It’s been a banner year for Costa Rican women since the last International Women’s Day. While a national bank unveiled a pink-themed “women’s bank” with fairytale castle facades, pedicures and descriptions of clients as princesses, Ticas in a variety of fields were busy showing the country and the world that their accomplishments know no bounds.
In honor of International Women’s Day 2016, here’s a look at just a few of the incredible women who have recently made Costa Rica proud.
In case you missed it, not one but two Costa Rican women have been singled out by multiple news sources as leading candidates to become the next Secretary General of the United Nations. Considering that Costa Ricans constitute approximately 0.06 percent of the world population, that’s pretty staggering stuff.
One of those women is economist and former Costa Rican vice president Rebeca Grynspan, now the head of the Ibero-American General Secretariat. The other: climate-change crusader Christiana Figueres. She took over the spotlight in a new way in 2015 when she helmed the crucial COP21 conference in Paris, which resulted in a 195-nation agreement aimed at averting planetary climate disaster.
Figueres, who is the daughter of Costa Rica’s revolutionary leader and three-time president, José “Pepe” Figueres, announced last month that she would step down in July from her post as executive secretary of the United Nations Framework Convention on Climate Change, prompting discussion of what her next move might be, within the U.N. or beyond (there’s even a presidential candidacy rumor back in Costa Rica, which she swiftly dispatched).
A historic year for the women’s national soccer team was highlighted by Las Ticas’ first ever World Cup trip. After consecutive ties in the opening matches, Costa Rica lost a close game to heavyweight favorite Brazil, 1-0, just missing the window to qualify for the Round of 16. Despite the elimination from the group stages, the National Team proved it could perform well on the big stage.
More recently, Las Ticas played in Olympic qualifying matches but lost a heartbreaking semifinal against Canada, which would have given them an automatic bid to Rio de Janeiro.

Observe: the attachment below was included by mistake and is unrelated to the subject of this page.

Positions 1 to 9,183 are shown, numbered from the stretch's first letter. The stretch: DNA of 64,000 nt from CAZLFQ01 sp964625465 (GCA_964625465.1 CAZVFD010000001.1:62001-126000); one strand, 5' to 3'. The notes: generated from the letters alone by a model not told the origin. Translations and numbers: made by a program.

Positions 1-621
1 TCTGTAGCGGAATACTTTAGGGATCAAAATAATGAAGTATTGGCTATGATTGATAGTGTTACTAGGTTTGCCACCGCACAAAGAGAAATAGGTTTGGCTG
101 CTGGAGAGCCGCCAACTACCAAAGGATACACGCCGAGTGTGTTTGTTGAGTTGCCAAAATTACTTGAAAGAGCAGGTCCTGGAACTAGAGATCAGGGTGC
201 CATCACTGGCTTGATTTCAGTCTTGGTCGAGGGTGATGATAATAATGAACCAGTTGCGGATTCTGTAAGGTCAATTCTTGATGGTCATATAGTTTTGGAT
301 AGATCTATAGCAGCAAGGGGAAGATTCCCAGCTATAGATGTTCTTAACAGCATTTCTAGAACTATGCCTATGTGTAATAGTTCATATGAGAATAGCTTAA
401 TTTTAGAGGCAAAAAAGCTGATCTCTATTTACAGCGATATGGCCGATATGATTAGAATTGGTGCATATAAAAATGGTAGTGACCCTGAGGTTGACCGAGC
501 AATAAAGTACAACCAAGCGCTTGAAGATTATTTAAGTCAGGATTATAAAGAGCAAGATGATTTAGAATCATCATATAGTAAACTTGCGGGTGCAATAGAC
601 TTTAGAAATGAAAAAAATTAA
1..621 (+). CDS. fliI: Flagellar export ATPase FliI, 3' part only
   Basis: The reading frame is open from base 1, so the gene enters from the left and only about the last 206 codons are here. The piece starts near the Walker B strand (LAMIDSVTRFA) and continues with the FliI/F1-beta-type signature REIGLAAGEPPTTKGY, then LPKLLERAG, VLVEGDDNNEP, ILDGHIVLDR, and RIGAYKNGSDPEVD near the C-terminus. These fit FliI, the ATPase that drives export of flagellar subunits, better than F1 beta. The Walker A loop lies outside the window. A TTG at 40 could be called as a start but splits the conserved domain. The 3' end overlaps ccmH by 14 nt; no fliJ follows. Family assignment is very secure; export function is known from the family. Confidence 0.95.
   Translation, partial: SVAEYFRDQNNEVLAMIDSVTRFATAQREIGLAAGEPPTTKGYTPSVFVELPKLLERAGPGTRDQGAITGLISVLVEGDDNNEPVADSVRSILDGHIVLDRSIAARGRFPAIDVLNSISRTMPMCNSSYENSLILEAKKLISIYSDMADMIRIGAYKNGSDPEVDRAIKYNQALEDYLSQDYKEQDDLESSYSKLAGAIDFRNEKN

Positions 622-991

Raquel Rodríguez, who scored Las Ticas’ first ever goal in a World Cup game, continued to make her country proud by her outstanding senior campaign at Penn State. The 22-year-old forward was awarded the MAC Hermann Trophy as the NCAA’s most outstanding player after she led her Nittany Lions to a national title win in December, scoring the game-clinching goal in a 1-0 win over Duke in the title game.
Meanwhile, rising star Leilani McGonagle, only 16, stood out in an incredibly talented field of Costa Rican surfers, helping the country to its world championship while also earning a third junior national title (17 and under).
The voice of history
This one’s not technically Costa Rican, but as a former first lady and champion of Costa Rican women’s rights, she has earned a spot on this list: Henrietta Boggs, the 97-year-old Alabama native who was the first wife of President José “Pepe” Figueres is the subject of a new documentary. She’s visiting Costa Rica now for a premiere and she addressed a crowd of 1,500 at last week’s TEDx Pura Vida.
Boggs talked about her insistence, during the 1940s, that Costa Rican women be given the right to vote, and the challenges still facing women today, including the “plague” of domestic violence.
Same-sex marriage standard-bearers
Laura Florez-Estrada and Jazmín Elizondo made national news – and even prompted a criminal complaint from the government – when a clerical error at the Supreme Elections Tribunal resulted in Elizondo being listed as a man, allowing the couple to marry in July 2015. She and Florez-Estrada, the sister of former presidential candidate José María Villalta, fought back recently by filing a motion before the Supreme Court, arguing that the Costa Rican Family Code article that prohibits same-sex marriage is unconstitutional.
See also: Eight women who blazed a trail through Costa Rican history
Michael Krumholtz contributed to this report.